Beethoven Symphony No 9, ‘Choral’
Introduced on stage by the conductor
Sir Simon Rattle conductor & presenter
Iwona Sobotka soprano
Anna Stéphany mezzo-soprano
Robert Murray tenor
Florian Boesch baritone
London Symphony Chorus
Simon Halsey chorus director
London Symphony Orchestra
Part of the 2019/20 season
Please note that finish times are approximate and subject to change
Sir Simon Rattle conducts Beethoven’s final symphonic epic in this early-evening Half Six Fix concert, introduced on-stage by the conductor.
Beethoven’s Ninth Symphony is the culmination of a life’s work, but it also contests everything he’d written before. Following a furious opening and stirring slow movement, the Ninth’s finale explodes into a remarkable mingling of musical styles, featuring operatic recitative, two fugues and a fantasia with choir and soloists singing the words of Friedrich Schiller’s Ode to Joy.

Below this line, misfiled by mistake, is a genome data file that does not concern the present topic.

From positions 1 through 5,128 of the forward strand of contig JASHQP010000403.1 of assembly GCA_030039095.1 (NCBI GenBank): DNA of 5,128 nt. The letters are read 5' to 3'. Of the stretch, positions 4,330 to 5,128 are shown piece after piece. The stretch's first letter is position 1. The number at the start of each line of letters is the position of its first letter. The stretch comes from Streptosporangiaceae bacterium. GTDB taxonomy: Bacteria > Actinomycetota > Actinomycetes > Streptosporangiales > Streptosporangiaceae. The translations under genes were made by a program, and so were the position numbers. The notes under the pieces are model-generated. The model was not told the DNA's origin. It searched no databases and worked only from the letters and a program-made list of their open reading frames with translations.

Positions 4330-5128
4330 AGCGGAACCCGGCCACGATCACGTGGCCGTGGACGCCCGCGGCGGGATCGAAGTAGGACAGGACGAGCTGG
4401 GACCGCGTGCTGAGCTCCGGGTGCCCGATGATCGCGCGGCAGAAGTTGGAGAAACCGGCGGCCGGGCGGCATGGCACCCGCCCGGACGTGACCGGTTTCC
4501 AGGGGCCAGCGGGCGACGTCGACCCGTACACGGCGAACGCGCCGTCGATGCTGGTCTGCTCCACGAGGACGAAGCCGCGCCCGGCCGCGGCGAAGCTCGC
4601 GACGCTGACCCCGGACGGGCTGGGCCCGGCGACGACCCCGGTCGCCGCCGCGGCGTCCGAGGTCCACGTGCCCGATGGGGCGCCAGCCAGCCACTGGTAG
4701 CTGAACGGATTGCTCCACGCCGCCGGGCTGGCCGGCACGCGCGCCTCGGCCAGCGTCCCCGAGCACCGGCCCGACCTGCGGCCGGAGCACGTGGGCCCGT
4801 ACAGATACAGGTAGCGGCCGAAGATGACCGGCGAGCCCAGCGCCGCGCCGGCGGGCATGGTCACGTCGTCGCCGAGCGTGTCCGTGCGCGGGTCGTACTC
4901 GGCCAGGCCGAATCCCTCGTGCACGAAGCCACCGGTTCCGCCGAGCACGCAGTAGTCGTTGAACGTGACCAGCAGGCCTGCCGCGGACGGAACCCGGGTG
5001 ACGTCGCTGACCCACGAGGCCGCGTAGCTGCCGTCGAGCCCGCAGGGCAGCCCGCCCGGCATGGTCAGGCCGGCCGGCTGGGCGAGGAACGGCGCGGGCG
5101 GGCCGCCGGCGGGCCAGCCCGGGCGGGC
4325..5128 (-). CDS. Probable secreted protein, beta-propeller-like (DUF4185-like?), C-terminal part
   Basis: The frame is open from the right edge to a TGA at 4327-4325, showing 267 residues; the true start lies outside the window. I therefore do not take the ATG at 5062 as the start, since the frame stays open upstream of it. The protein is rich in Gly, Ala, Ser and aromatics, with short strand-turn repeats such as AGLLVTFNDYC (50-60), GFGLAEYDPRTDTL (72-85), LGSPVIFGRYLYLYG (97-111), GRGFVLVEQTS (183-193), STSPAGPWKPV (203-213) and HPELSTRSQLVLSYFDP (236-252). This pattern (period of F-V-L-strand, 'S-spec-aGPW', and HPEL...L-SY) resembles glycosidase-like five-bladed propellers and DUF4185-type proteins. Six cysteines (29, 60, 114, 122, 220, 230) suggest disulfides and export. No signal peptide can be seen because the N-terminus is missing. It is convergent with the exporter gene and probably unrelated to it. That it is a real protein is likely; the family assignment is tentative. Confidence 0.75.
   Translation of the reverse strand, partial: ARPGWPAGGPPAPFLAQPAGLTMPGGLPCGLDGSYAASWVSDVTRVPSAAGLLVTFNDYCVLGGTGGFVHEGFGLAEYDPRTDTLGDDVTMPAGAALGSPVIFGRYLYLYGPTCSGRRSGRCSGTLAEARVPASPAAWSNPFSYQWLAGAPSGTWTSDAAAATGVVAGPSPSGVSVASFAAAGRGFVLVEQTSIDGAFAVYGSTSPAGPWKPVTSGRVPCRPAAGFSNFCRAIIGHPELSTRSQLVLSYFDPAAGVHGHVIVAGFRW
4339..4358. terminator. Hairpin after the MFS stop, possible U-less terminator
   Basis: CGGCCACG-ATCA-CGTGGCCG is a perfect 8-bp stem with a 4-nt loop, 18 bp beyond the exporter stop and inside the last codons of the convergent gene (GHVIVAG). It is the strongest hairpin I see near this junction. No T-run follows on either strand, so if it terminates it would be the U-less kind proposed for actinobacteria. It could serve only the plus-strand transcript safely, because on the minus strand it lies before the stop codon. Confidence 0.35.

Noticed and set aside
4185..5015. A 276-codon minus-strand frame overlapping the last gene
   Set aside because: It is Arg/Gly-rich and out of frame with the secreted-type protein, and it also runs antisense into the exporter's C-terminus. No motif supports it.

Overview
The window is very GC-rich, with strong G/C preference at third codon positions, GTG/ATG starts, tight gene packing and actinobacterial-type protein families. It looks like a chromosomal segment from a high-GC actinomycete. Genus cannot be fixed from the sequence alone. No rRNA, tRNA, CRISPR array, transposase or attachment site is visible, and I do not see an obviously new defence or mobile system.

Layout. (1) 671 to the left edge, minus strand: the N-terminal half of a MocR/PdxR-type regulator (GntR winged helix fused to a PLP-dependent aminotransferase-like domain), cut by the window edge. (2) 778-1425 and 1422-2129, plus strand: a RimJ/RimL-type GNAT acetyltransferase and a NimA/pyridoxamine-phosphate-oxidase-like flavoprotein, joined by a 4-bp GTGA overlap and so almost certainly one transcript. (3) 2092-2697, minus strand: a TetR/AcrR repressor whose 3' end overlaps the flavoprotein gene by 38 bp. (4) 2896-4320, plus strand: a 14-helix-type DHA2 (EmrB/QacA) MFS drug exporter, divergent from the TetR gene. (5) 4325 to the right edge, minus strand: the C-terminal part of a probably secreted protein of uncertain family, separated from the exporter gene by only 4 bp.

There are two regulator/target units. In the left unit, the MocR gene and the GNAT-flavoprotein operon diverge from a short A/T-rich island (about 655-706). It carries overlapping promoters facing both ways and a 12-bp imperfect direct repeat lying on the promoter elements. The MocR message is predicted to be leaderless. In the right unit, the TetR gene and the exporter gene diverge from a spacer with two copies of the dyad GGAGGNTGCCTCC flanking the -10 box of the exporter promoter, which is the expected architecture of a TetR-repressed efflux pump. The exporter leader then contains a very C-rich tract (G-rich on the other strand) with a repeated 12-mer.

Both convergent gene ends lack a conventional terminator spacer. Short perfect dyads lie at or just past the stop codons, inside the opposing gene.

The Ninth proved a tough act to follow for generations of composers to come, but it’s a piece that burst open the doors on a radical future for the symphony.
This concert is part of Half Six Fix, a different way to experience the LSO, with an introduction to the music from Sir Simon Rattle, and digital programme notes on your phone or device. Grab a drink, take your seat and enjoy the music.
LSO Patrons enjoy exclusive access to a special allocation of premium seats held off sale for LSO concerts at the Barbican.
These can be booked at short notice through a personalised Box Office service, often for sold-out concerts.
Find out more about our Patrons scheme or contact Michael Tivey, Individual Giving Manager on 020 7382 2506.
These concerts start at 6.30pm and last for one hour, without an interval, featuring a short programme of one or two major works, which the conductor will introduce from the stage.
To bring you closer to the action, we’ll have screens to showcase the performers and programme notes available electronically on your Android or iPhone device. You can also enjoy the music with a drink in your seat.
Part of Beethoven 250 at the Barbican